Hey baseball fans!
As you can probably tell from my posts, I love lists, which is why I was so excited when I was asked to read and review the book, "50 Moments That Defined Major League Baseball" by Rocco Constantino. Constantino is an NCAA athletics administrator at Bloomfield College and baseball historian, but he also does some freelance writing and this book shows how good of a writer and journalist he really is.
"50 Moments That Defined Major League Baseball" is a book that does exactly as advertised: tells the reader 50 moments in baseball history that were so iconic, that they changed the way America's pastime is perceived and played. The book includes all of the regulars, like Jackie Robinson, Babe Ruth, and Hank Aaron and their respective milestones, but it also includes some pretty obscure names and moments that the average young baseball fan probably wouldn't know, like Dave Stieb's numerous attempts at pitching a perfect game or Mark "The Bird" Fidrych's quirks that made him a national superstar on the mound. But no matter what the topic is, Constantino does a great job at narrating the scene, telling the reader why the moment is so captivating and why it has altered baseball's future. One of my favorite chapters in the book is about Mike Schmidt's 500th home run because Constantino eloquently captures what Schmidt, who is my favorite player in baseball history, meant to the city of Philadelphia, the city in which the Hall of Fame third baseman played his entire career, and how he saved the Phillies' franchise.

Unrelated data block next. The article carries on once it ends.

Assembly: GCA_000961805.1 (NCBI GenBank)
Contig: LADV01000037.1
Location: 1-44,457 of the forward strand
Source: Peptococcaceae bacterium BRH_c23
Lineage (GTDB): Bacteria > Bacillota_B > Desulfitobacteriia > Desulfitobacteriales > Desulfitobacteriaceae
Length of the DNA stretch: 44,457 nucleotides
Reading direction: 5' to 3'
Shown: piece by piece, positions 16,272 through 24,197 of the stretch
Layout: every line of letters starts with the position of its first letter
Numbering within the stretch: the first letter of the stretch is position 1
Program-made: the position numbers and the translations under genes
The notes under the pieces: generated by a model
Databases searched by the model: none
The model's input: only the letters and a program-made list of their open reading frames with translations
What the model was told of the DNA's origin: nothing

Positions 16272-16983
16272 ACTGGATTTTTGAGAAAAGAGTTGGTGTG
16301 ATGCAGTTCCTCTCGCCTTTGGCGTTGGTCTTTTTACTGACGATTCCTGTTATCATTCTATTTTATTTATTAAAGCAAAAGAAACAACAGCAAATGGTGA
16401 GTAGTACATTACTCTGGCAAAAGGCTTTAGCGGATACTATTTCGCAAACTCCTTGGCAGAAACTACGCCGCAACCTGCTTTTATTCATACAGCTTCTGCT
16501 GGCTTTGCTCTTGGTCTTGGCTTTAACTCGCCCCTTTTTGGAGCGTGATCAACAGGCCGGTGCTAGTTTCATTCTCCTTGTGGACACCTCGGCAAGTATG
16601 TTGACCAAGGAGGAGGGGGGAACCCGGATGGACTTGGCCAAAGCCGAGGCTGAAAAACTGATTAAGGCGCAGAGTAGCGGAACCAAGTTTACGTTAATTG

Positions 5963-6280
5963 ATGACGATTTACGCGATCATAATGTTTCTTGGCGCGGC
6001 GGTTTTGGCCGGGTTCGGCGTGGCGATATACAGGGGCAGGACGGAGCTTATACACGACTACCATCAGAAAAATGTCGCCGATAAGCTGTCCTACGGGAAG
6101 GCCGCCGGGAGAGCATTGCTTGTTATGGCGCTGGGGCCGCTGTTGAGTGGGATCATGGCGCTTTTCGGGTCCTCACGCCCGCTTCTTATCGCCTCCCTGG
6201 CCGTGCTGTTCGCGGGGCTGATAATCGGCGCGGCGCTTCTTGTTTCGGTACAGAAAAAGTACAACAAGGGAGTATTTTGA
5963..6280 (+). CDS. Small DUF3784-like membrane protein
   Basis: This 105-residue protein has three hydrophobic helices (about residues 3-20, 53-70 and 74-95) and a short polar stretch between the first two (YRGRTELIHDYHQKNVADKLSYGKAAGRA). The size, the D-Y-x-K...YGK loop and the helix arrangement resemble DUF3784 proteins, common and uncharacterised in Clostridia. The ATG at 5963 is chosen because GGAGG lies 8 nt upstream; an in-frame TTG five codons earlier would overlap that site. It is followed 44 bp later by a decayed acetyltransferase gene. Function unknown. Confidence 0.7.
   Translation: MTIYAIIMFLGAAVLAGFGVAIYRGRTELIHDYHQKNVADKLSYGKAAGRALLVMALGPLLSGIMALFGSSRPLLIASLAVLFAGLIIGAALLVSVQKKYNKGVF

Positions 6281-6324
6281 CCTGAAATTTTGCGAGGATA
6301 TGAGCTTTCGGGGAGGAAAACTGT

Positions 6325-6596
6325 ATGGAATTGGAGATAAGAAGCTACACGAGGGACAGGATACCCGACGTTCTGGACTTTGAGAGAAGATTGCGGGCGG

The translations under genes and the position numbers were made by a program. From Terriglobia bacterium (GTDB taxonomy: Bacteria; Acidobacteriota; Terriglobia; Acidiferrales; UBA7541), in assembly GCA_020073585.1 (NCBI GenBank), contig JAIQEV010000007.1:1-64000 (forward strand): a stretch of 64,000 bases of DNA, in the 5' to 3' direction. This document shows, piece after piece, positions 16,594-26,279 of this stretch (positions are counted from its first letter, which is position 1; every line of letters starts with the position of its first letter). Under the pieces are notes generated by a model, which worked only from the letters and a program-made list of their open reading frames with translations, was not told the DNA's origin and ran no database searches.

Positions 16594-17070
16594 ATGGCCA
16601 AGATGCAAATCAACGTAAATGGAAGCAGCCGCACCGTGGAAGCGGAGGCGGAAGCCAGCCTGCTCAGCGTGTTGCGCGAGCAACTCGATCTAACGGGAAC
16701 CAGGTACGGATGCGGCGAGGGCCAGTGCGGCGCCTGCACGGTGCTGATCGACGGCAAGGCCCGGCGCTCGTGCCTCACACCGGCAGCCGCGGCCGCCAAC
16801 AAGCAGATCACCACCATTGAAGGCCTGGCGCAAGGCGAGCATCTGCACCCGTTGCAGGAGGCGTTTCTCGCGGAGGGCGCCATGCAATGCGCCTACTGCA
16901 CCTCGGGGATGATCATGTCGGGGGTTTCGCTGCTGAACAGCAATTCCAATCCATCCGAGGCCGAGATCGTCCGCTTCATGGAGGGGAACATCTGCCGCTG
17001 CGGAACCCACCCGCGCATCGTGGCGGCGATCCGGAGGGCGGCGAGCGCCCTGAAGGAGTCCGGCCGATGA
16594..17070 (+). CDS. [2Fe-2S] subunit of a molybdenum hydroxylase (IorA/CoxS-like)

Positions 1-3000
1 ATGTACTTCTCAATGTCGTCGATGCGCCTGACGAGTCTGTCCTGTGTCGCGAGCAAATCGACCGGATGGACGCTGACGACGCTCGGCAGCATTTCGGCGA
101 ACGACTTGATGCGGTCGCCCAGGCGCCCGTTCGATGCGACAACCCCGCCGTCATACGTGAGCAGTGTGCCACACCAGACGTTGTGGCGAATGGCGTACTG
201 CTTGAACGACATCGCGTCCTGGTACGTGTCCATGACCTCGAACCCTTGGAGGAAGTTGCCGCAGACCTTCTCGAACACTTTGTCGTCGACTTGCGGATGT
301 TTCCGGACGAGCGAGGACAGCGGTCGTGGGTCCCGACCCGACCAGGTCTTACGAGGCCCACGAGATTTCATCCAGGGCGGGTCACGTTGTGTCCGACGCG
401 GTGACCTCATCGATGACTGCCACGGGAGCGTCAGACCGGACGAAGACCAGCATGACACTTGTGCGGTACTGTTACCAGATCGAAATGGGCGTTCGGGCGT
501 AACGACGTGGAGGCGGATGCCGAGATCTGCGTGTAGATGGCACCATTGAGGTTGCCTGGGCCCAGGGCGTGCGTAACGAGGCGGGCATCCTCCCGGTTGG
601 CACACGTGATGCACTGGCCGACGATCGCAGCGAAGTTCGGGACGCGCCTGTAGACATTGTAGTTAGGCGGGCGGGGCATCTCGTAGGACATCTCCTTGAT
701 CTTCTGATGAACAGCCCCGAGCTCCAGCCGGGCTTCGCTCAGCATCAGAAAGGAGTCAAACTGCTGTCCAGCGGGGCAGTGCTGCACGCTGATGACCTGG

One of the ways that Constantino conveys his messages about each moment is via interviews. The book has a lot of them and each contribute to the telling of any of the 50 stories in their own unique ways. Some of the interviews are with a subject's teammate or rival or even an umpire that witnessed the story firsthand. The perspectives that the reader is given while reading the book are both fun to read and interesting. The reader gets a better view on the magnitude of the event, which I enjoyed a lot.
Overall, I'd definitely recommend this book to anyone who wants to learn more about baseball, wants to relive past memories of the game, or anything in between. The 50 stories are great on their own and collectively they show why America has loved baseball for over a century. Thanks for reading this book review. If you'd like to pick up the book on Amazon, click here. Check back soon for more of "all the buzz on what wuzz."